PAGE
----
An Australian team of scientists has come up with a way to turn smart implants that deliver a drug to just the right place in the body into biobatteries that release the medicine at exactly the right rate.
Gordon Wallace of the University of Wollongong in New South Wales highlights the fact that presently it is very difficult to control how quickly implants release their payload.
The researcher says that the biobattery produces a current of a known strength that controls the drug's release.
A research article on his approach reveals that the smart implant is based on magnesium alloy stents that are being developed for surgeons to use as temporary splints to keep damaged blood vessels in shape while they heal.
The article adds that Magnesium is used because it can corrode away inside the body safely when the stent's job is done.
Wallace says that he and his colleagues have developed a biobattery from a magnesium alloy anode and a conducting polymer cathode, which carries an anti inflammatory drug.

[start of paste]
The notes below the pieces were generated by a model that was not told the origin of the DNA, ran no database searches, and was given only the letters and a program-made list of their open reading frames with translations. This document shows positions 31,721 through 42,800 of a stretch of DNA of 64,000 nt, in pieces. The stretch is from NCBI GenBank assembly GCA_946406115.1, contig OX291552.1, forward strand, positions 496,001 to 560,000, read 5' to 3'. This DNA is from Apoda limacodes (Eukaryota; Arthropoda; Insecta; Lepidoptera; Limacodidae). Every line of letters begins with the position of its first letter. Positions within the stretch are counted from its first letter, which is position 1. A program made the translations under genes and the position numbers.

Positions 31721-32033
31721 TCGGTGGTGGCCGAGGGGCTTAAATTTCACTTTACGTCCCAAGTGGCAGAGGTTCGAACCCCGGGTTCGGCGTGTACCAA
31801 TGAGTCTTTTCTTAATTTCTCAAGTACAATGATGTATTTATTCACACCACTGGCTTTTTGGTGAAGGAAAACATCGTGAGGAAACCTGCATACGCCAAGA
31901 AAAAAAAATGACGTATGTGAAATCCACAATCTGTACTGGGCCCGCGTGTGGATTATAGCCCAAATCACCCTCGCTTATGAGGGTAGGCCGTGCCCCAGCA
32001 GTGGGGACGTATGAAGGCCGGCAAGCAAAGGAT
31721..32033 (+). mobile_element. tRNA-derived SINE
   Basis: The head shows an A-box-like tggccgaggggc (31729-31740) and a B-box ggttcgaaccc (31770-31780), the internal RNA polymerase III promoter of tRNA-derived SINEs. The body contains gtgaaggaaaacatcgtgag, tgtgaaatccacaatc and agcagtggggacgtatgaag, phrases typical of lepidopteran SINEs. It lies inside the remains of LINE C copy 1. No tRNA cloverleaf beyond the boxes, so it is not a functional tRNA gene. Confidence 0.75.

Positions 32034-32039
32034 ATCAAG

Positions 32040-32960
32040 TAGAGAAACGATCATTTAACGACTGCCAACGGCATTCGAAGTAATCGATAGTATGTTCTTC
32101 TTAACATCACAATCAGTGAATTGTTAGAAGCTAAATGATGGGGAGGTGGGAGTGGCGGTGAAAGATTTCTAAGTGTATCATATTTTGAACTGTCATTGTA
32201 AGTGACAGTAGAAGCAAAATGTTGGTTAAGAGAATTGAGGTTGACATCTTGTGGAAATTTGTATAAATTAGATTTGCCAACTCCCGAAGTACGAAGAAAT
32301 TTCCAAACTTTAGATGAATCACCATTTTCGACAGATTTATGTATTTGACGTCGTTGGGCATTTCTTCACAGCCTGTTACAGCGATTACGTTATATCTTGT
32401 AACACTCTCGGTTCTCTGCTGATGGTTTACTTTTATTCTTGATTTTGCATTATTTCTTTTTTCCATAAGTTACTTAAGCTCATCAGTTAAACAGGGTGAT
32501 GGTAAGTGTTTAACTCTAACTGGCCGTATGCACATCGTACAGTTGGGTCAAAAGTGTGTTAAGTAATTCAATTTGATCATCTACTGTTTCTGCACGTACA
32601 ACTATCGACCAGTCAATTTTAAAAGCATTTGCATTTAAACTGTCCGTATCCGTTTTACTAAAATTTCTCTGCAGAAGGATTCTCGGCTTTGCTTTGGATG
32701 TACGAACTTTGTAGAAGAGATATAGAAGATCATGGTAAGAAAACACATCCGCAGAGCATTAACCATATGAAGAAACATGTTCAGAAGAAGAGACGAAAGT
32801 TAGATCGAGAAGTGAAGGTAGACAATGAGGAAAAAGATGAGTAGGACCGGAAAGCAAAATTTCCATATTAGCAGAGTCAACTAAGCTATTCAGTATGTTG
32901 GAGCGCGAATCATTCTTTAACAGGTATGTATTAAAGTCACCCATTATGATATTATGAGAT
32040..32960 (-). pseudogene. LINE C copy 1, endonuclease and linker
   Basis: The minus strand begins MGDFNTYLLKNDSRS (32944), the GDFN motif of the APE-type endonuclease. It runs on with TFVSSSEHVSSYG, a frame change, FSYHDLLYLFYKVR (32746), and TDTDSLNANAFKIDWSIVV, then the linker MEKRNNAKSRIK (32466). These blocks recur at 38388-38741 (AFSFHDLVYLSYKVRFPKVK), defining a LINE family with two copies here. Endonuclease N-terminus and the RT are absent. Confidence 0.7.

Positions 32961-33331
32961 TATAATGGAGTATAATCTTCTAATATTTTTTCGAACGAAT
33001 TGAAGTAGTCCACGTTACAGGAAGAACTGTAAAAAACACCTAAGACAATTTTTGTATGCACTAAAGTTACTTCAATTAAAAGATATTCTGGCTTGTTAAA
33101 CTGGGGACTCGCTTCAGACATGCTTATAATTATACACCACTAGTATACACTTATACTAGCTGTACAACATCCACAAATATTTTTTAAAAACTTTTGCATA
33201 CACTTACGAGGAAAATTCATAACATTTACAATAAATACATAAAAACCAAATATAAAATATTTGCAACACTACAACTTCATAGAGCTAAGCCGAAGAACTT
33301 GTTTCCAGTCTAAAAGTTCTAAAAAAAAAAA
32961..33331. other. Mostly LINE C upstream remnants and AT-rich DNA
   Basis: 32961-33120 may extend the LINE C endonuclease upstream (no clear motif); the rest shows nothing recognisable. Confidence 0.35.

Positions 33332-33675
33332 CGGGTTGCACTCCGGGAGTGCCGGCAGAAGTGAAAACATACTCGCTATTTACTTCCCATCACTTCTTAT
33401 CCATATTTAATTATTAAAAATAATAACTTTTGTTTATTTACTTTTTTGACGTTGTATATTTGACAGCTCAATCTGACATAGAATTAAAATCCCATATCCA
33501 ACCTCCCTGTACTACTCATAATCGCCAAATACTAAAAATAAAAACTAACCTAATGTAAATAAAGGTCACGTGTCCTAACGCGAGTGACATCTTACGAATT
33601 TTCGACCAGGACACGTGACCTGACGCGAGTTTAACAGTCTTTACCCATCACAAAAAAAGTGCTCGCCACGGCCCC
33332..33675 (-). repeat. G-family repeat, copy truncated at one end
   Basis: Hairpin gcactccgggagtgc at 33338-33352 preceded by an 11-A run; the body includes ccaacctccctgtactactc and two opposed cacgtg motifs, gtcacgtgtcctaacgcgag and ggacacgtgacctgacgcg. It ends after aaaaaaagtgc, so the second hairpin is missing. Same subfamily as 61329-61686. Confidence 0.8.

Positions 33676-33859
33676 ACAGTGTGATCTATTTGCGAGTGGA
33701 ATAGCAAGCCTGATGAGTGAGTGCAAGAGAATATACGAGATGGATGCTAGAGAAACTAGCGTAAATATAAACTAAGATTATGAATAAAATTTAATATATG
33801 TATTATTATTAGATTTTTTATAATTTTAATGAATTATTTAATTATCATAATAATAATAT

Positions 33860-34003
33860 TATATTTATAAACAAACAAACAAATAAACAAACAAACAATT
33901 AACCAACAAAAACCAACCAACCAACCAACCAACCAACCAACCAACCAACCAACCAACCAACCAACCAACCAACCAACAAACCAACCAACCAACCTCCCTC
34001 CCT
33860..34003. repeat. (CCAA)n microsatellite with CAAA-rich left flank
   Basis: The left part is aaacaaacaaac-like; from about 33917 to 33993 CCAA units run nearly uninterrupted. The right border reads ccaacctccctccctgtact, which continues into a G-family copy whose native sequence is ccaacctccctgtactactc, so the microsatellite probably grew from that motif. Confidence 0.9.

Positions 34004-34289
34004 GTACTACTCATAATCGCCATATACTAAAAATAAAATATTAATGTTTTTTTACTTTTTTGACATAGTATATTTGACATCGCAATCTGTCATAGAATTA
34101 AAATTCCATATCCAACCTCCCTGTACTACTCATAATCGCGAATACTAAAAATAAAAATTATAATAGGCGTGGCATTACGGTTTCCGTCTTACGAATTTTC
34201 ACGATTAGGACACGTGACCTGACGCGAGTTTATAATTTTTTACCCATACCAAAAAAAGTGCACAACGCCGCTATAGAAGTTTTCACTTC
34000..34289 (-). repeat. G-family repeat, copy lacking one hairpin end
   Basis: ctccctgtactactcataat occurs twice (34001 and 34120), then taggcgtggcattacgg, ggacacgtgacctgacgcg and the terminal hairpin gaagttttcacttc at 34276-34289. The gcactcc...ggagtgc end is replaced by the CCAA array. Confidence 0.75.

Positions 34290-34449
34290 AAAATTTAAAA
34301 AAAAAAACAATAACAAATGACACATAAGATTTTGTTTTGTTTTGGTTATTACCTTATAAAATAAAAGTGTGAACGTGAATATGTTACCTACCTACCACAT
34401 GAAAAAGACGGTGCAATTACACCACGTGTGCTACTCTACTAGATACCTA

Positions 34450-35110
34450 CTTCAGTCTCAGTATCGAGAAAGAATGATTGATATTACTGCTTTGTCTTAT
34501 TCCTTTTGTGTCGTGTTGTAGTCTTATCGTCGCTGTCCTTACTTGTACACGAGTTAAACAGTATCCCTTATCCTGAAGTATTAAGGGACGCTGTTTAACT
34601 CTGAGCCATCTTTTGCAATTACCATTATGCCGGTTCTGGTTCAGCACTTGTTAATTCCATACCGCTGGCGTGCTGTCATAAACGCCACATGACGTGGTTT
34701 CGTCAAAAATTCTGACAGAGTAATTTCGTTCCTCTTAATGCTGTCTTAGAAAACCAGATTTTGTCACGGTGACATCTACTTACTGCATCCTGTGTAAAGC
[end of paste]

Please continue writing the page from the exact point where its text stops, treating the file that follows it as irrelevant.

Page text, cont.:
During an experiment, the researchers immersed the device in an electrolyte to simulate the body fluids around a real implant.
They observed that a current was generated in the device when the magnesium oxidised and polymer reduced, reversing the electrostatic charges holding the drug molecules to the polymer.
The team also tried fine tuning the rate of drug delivery by coating the magnesium alloy with a biodegradable polymer that slowed its corrosion, reports New Scientist magazine.
While presenting his team's work at the Medical Bionics meeting in Lorne near Melbourne last week, Wallace said that the drug release rate was engineered into the device's structure.
According to him, the device could be used in any implant that corrodes, such as titanium hip joints, which form titanium oxide on their surface.